Here's another beautiful and relatively well-known chant, though not seasonally appropriate: https://www.youtube.com/watch?v=vynCA91HDGM

    This one is in mode 1, Dorian. Note the B flats, except the B natural descending line in the middle - that kind of switching between B flat and B natural is characteristic of the medieval Dorian mode.

    To me, this one sounds more tonal. It sort of sounds like it's in F but then veers to the relative minor D for the final alleluia. But again, within the medieval modal system, it makes perfect sense.

    And here's the most famous chant melody, the Dies Irae: https://www.youtube.com/watch?v=RMZPdSo2qUQ

    Straightforward Dorian melody here - pretty easy for our ears to understand and fit with our tonal expectations, IMO. This one was written later, 13th century, and it has a big range, going down to the A below the final...earlier chants in mode 1 wouldn't do this.

    You asked about Lydian (mode 5) specifically. Here's an example I found: https://www.youtube.com/watch?v=IXhIPtK9ABc

    Notably, it uses B flat a lot. We might say it sort of vacillates between major and Lydian...or maybe between F major and A minor.

    When Beethoven and Bruckner decided to use the Lydian mode for a special effect, they stuck to the Lydian scale strictly and avoided B flat. But medieval and Renaissance composers never really did that.
    Last edited by isorhythm; Apr-14-2020 at 19:52.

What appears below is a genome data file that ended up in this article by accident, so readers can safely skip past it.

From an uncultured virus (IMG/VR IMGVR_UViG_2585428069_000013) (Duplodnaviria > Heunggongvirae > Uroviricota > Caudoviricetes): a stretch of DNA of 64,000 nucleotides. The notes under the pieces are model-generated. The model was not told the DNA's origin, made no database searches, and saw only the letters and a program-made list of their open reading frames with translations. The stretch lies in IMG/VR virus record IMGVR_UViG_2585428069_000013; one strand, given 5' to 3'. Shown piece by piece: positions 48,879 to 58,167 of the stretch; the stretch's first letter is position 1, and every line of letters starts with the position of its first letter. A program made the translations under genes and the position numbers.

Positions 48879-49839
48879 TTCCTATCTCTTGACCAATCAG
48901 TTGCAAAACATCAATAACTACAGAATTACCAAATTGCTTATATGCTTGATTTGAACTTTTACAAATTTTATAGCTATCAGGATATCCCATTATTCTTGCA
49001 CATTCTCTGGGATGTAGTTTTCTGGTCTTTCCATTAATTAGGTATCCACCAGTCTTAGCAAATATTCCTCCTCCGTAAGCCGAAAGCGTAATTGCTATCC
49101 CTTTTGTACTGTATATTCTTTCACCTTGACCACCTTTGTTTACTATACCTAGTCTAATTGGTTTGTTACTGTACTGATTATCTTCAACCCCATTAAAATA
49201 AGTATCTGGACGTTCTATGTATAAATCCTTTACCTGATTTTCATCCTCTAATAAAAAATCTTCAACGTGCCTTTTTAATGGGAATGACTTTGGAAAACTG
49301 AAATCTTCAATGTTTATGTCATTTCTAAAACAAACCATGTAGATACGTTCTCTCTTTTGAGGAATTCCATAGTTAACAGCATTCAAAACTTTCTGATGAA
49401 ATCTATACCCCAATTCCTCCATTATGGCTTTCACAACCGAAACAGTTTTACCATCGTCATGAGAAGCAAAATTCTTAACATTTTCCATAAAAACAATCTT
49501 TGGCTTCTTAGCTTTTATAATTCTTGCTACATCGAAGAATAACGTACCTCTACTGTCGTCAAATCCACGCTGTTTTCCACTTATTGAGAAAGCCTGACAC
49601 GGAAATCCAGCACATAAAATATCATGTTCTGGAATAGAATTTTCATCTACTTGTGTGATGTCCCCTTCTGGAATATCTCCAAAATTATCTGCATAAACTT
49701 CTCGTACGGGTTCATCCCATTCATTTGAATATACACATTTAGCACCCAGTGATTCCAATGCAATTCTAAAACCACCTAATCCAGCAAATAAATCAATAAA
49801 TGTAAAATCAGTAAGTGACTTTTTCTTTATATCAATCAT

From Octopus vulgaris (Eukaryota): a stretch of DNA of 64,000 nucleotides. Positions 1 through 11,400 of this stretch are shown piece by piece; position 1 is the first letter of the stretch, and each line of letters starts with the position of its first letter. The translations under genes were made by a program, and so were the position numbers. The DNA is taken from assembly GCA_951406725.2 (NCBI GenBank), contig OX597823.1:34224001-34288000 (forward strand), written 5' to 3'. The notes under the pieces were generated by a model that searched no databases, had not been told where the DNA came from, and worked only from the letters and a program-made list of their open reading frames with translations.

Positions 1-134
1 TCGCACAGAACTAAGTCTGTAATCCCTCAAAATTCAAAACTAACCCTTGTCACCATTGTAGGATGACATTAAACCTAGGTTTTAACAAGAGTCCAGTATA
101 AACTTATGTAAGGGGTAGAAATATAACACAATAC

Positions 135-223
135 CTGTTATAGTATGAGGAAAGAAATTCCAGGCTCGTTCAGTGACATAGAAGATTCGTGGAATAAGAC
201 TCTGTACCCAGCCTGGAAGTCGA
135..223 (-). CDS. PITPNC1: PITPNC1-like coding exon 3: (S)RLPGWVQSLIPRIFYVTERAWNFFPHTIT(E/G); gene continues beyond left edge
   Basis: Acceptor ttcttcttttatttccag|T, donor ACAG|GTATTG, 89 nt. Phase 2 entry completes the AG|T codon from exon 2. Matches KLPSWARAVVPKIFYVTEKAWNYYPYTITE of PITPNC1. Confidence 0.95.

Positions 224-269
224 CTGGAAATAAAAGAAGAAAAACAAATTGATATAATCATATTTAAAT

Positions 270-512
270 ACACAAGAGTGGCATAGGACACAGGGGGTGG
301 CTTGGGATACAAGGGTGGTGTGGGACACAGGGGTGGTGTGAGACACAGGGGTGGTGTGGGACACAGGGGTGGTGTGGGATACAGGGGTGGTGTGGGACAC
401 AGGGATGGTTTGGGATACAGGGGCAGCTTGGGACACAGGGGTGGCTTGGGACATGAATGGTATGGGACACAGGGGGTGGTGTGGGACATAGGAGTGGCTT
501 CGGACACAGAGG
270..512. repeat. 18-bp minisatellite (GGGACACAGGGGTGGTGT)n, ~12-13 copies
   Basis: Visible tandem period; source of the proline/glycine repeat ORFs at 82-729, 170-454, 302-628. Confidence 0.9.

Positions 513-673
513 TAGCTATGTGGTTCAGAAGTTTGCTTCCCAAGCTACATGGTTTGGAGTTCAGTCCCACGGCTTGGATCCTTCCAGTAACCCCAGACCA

10. Likes Woodduck, Kopachris, Tikoo Tuba liked this post
  11. #8
    Senior Member Phil loves classical's Avatar
    Join Date
    Feb 2017
    Location
    Ford Nation
    Posts
    5,888
    Post Thanks / Like

    Default

    Interestingly, there are 8 meanings/senses of the word tonality.

    https://en.wikipedia.org/wiki/Tonality

    Whichever turns your crank.
    "Forgive me, Majesty. I'm a vulgar man. But I assure you, my music is not.“ Mozart

  12. #9
    Senior Member Tikoo Tuba's Avatar
    Join Date
    Oct 2018
    Posts
    569
    Post Thanks / Like

    Default

    Tonality has identity . aum

    Does the Gregorian chant still exist as monastic daily ritual ?
    Last edited by Tikoo Tuba; Apr-15-2020 at 10:41.

  13. #10
    Senior Member isorhythm's Avatar
    Join Date
    Jan 2015
    Location
    NYC
    Posts
    2,656
    Post Thanks / Like

    Default

    Quote Originally Posted by Tikoo Tuba View Post
    Does the Gregorian chant still exist as monastic daily ritual ?